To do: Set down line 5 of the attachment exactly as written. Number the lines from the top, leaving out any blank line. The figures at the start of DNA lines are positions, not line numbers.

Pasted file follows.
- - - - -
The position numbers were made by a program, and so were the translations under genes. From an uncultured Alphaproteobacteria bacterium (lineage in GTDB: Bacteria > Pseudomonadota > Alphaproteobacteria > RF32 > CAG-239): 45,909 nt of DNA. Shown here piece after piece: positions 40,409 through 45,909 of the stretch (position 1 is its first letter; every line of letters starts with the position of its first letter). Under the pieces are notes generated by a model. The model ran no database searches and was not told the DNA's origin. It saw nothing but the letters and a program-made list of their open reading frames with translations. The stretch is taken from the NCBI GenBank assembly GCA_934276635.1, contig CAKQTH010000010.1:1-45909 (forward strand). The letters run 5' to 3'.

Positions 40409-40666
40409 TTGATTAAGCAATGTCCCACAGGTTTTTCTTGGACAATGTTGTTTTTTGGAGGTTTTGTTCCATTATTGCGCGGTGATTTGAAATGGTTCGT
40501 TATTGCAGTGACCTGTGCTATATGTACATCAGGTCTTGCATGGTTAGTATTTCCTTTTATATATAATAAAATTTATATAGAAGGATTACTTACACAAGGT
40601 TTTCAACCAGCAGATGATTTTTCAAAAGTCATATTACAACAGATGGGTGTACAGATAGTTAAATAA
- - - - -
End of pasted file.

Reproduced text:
40601 TTTCAACCAGCAGATGATTTTTCAAAAGTCATATTACAACAGATGGGTGTACAGATAGTTAAATAA